I knew the welcome would come, but it was still a heart pounding surprise nonetheless. After moving back to Kansas three months ago (after an absence of about 13 years), I was awaiting with some trepidation the greeting I would receive from the midwest's/great plain's spring/summer severe weather season.
Well, yesterday it came a little early and for some reason decided against bringing flowers as a welcoming gesture. Heck, there wasn't even a welcome wagon - more like a freight train that tore through Lawrence, rumbling and shaking my own house for 30 seconds or so. And it was gone before I got myself to the house's central bathroom. So I count my blessings, both in terms of the minimal damage my rental house received and the fact that no one in Lawrence was seriously hurt (but the damage is extensive). Tragically, though, others in Missouri were not so fortunate.
Now the official word is that tornados weren't actually part of the welcoming committee (at least here in Lawrence) - just extremely strong straight winds and microbursts. But there were many unofficial accounts of people spotting a tornado or two. Whatever the case, mother nature officially welcomed me back to the state. And the adrenaline rush overlying a tinge of fear brought back memories of growing up in a state where severe weather is simply a part of what must be faced on any given day during the spring and summer.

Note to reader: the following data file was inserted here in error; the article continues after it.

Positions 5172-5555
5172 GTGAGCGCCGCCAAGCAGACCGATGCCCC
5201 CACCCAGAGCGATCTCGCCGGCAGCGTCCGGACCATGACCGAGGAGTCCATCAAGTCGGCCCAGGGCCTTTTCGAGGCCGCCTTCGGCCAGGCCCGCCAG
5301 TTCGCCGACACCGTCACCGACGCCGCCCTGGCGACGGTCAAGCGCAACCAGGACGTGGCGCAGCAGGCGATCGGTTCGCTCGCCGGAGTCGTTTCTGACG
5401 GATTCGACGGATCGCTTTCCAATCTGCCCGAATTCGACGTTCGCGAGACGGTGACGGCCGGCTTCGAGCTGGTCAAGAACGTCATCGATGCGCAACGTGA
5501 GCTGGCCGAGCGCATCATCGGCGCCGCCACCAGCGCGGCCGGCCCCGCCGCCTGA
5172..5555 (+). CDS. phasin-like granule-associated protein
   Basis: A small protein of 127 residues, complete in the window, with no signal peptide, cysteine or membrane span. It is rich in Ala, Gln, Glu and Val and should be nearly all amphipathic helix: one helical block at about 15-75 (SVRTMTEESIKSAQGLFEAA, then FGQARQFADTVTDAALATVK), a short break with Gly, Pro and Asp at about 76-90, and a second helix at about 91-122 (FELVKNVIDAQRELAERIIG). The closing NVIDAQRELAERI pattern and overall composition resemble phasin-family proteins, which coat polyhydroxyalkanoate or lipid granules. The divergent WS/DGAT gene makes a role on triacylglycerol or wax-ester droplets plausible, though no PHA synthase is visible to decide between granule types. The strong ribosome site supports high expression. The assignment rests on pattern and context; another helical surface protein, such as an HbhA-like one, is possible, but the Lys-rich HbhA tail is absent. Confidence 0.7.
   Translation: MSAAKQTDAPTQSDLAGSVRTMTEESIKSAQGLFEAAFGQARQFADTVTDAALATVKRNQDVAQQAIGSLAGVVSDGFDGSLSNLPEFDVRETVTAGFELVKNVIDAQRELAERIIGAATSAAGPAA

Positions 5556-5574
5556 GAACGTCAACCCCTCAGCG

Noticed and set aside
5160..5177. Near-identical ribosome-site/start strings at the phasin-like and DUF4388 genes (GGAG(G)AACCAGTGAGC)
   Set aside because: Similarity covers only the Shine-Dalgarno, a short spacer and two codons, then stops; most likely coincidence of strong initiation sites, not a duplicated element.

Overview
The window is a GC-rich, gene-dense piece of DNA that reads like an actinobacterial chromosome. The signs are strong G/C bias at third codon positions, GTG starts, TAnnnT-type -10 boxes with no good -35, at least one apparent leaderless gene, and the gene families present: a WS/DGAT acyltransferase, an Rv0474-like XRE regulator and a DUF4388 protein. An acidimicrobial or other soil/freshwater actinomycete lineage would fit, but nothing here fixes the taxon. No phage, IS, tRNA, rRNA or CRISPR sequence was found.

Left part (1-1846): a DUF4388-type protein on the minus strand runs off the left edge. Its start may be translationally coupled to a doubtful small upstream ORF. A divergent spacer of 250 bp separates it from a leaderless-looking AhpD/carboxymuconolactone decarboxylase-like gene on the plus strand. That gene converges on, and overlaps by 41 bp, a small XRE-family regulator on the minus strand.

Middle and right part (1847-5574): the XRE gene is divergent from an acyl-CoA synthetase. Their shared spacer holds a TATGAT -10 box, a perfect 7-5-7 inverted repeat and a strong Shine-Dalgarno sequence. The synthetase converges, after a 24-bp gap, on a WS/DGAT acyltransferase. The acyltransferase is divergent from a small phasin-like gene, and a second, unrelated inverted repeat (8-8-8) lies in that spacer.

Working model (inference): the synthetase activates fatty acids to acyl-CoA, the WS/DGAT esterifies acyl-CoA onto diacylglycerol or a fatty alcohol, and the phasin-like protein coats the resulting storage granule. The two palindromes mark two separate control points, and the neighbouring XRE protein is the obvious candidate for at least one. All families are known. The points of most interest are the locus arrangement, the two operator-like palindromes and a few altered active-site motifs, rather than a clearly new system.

The trepidation I mentioned earlier really wasn't for myself, or even my wife who also grew up here. I've got two small kids now, one old enough to realize the danger and he'll have to come to terms with it. I think that's the basis of my real fear - having to help get him past the initial shock and fear of living in a place where whirling winds of terror could potentially pluck you from the ground and hurl you to points unknown; to get past that to the point of simply accepting it as a normal part of life.
And since he, his sister, and my wife were visiting my inlaws over the weekend, he missed his first real experience with severe weather. So this "initiation" is yet to come. But he'll get through it. One of the basic coping mechanisms of our species is adapting to our surrounding environments, no matter the conditions. From living in a war torn environment, to the supposed constant threat of terrorism - we tend to find ways to get by (albeit sometimes in ways that do long term damage to our psychies).
And speaking of living under the constant threat of terrorism, I would recommend today's Unger report (http://www.npr.org/templates/story/story.php?storyId=5259865), where he makes a humorous yet pointed comparison between living under the threat of tornadoes vs. the threat of terrorism.